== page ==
Independent Panel of Experts on Journalism and the Written Press — July 10 2019 meeting
Panel members present
- Bob Cox
- Esther Enkin
- Brad Honywill
- Pierre-Paul Noreau
- Brenda O’Farrell
- Thomas Saras
- Pierre Sormany
- Pascale St-Onge
The panel began the conference call with a discussion of whether a recommendation should be made that journalists should be members of a professional association in the context of the administration of this program.
- One member weighed the merits of this suggestion against its impracticality, saying that several important news organizations in Quebec would certainly oppose it; in addition, there is no actual organization to which journalists are required to adhere, and forcing them to be a member of something would not be a good recommendation.
- One member concurred, pointing out that the vast majority of journalists would not belong to such an association.
- One member noted that this would enhance the profession’s self-respect and that a small annual paid membership should not be an obstacle. However, the member recognized that this is a complex situation and that many people would oppose the idea in Quebec.
- One member said that the idea of a professional association is not a bad one, but as there is currently no requirement to be part of one and as it should not be up to government to say who should or should not be, this would not be a good recommendation.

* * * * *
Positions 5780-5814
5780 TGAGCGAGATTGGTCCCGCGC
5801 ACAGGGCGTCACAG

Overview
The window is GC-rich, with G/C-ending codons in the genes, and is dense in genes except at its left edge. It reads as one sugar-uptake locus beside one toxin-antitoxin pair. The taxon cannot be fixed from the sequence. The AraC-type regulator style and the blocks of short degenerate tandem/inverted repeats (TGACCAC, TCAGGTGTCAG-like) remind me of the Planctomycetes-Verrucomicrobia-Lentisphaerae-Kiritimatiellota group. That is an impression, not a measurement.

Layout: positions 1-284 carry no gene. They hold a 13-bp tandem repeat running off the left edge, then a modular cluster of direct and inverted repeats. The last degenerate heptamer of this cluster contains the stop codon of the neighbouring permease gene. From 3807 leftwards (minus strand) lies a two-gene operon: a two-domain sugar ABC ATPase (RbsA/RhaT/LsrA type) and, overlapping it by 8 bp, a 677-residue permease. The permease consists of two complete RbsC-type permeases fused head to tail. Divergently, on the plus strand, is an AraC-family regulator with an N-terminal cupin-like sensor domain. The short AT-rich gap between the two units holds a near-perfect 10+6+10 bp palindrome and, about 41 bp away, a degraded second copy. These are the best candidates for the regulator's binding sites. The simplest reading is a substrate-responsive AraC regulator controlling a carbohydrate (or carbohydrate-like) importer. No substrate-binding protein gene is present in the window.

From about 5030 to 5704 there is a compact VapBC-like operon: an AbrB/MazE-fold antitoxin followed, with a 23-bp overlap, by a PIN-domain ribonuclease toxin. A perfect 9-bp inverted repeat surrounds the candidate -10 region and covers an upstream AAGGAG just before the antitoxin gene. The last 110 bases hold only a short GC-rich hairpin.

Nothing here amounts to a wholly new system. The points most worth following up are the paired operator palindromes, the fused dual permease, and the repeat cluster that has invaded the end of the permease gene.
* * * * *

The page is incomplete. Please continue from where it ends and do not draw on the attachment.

- One member explained that this is a controversial issue in Quebec that has been discussed extensively, with no emerging consensus. The member also noted that this is an issue that should be discussed amongst the industry and not a decision that should be made by this panel about the current program.
- One member concurred, pointing to the fact that the panel had defined the term “journalist” in one of its articles in the interpretation rules.
- One member agreed, saying that a committee would be required to judge behaviour, and that this would be out of the question, at least in Quebec. The text prepared by the panel describing who is and isn’t a journalist is enough. The member mentioned being in favour of adding something to the effect of peer evaluation (e.g. Ombudsperson or Press Council), but recognized that this idea had already been discussed and decided against.
- Consensus was reached not to pursue this as a potential recommendation further.
The discussion then moved to the draft public letter addressed to Minister Rodriguez and Minister Morneau.
- The panel agreed to highlight key messages at the top, including that the needs are pressing; that, while this program is very important, it is not enough for an industry in crisis; and that smaller publications will not benefit much from it. Further and more recent statistics will also be sought for inclusion in the letter.
- One member suggested pointing out that having the government put money in advertisement in Canadian media is in fact an efficient measure.
The discussion then moved to the draft interpretation rules.
- The panel discussed the definition of “editorial content”, in particular how the understanding of the term can vary between French and English.
- One member mentioned that, while it is rightly not considered a journalistic task when a journalist produces some branded content, the frontier between branded and editorial content is increasingly blurred. The member explained that they would agree to a description of the work of journalists that would exclude this content, but that things are less clear when it comes to defining editorial content.